Sinkholes are defined as a depression or hole in the surface of the earth due to the erosion of the underlying ground layer. Such sinkholes develop over time with a diameter ranging between 1 – 600m.  Sinkholes can form on both land masses and ocean ground surfaces. They can have both, natural and anthropogenic (human made) causes. Most natural sink holes are often caused by erosion which can either be physical or chemical. Physical erosion for example can be caused by the runoff of water eroding rock material on the other hand chemical erosion, sometimes called chemical weathering, can be caused by acidic liquids dissolving soluble rock material. Both of these phenomena lead to the creation of sub surface holes or cave – when these underlying caves collapse a sink hole is formed. Human made sink holes are often a result of underground development such as mining. More characteristics of sinkholes can be found in the next section.


  • Natural sinkholes require specific geological conditions to form, this means their distribution is limited to karst regions
  • The diameter and depth of sinkholes vary greatly
  • Land based sinkholes  can sometimes be filled with water
    • The deepest natural sinkhole is located in
    • The deepest sinkhole filled with water is located in the Czech Republic and is believed to extent down to 1200m below sea level – so far only 400 meters of the sink hole have been explored by humans
  • Water based sinkholes are also called blue holes
    • The deepest blue hole known to mankind is located in the South China Sea and has a depth of 300.89 meters.


Both, natural and human caused sink holes can pose a great risk to local communities. When sinkholes occur in urban areas they can result in the partial and complete collapse of over ground structures in damages to infrastructure, cause high economic losses, evacuation and displacement of residents and can in some rare cases lead to the loss of lives. When sinkholes occur in nature their impact is more limited to changes in the regional topography, change to local fauna and flora and change the course of sub-surface water ways.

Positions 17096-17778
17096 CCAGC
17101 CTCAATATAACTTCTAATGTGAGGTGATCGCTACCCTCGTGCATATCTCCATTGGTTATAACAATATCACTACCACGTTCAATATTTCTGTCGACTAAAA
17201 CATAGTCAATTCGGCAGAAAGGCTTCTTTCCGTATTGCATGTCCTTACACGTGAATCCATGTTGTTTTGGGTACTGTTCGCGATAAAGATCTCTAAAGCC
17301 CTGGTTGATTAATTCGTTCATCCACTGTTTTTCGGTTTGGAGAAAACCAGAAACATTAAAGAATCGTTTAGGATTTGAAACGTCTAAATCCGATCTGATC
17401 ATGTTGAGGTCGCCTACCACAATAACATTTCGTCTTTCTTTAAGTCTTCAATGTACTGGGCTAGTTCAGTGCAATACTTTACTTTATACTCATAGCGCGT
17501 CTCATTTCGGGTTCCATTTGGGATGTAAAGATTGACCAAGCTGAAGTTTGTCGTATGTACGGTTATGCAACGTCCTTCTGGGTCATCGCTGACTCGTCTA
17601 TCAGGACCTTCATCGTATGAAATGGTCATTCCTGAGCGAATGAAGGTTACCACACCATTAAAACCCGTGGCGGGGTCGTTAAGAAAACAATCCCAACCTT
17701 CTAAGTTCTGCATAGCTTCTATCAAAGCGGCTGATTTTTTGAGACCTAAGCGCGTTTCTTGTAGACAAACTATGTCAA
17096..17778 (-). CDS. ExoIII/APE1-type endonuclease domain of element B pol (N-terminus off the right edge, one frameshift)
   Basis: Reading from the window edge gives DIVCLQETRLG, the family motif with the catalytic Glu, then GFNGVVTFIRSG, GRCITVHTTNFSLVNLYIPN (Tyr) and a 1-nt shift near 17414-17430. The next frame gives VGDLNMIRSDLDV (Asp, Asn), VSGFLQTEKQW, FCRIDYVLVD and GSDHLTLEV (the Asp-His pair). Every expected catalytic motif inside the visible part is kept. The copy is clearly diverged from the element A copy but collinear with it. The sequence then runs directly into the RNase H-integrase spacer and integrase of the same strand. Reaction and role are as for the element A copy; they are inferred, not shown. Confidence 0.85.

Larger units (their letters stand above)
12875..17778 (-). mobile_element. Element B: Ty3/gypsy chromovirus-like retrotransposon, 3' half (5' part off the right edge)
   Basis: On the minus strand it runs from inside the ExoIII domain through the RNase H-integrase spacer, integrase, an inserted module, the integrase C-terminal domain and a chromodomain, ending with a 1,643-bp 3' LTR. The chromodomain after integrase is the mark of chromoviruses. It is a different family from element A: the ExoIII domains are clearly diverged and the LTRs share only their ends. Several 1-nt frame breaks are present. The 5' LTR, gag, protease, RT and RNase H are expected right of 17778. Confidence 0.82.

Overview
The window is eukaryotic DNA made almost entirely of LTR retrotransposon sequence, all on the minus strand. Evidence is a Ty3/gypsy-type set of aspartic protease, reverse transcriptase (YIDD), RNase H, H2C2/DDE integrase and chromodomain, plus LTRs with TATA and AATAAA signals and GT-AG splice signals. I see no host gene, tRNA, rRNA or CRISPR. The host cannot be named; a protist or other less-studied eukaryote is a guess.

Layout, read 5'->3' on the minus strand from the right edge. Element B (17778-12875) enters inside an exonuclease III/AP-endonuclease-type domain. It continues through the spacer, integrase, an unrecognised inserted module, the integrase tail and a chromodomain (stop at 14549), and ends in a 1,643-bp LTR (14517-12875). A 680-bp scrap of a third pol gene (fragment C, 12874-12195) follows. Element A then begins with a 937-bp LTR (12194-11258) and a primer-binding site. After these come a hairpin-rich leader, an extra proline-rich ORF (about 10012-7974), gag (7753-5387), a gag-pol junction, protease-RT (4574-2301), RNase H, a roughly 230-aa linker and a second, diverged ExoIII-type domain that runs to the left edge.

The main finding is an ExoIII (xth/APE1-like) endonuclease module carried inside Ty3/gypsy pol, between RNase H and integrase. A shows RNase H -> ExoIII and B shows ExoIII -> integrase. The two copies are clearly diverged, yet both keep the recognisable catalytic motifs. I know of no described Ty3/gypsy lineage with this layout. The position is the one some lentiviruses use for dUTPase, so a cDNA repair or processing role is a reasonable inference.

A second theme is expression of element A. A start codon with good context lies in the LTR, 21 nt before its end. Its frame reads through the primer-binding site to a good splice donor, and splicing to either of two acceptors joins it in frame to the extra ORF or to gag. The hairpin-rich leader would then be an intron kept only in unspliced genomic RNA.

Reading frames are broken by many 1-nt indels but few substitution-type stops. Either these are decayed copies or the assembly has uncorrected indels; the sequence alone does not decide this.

The 2010 Guatemala sinkhole (Source: REUTERS/Daniel LeClair)

Emergency Action

  • If you are in a public area:

  • Evacuate immediately
  • Do not get too close to the sinkhole
  • Call emergency services if the hole is large and a risk to others
  • Raise awareness of other members of the public and ensure that others do not enter the area of and around the sinkhole
  • If you are in a residential area

  • Evacuate immediately
  • Under no circumstances enter your house again if structures are at risk of collapse
  • Do not get too close to the sinkhole
  • Call emergency services if the hole is large and a risk yourself or/and to others
  • Raise awareness of neighbors and other residents which could be at risk
  • Watch out for surface cracks and stay back


Sinkhole mitigation is mostly undertaken by regional and local governments. This can include continuous ground surveying using a range of techniques such as ground penetrating radar (GPR). More recently scientists have utilised space based radar information from satellites to indentify sinkholes. If you are interested in finding out more about this a number of studies can be found at the end of this text.

If you are a resident and you want to take actions for mitigation you can do the following:

  • Check your home and property for:
  • Cracks in the exterior and interior walls of your home
  • Sloping and unevenness of the floors in your home
  • Muddy or clouded water in your toilette, shower and tap
  • Cracks (especially in circular shape) around your property

Research Papers investigating the use of space based sensors for sinkhole monitoring:

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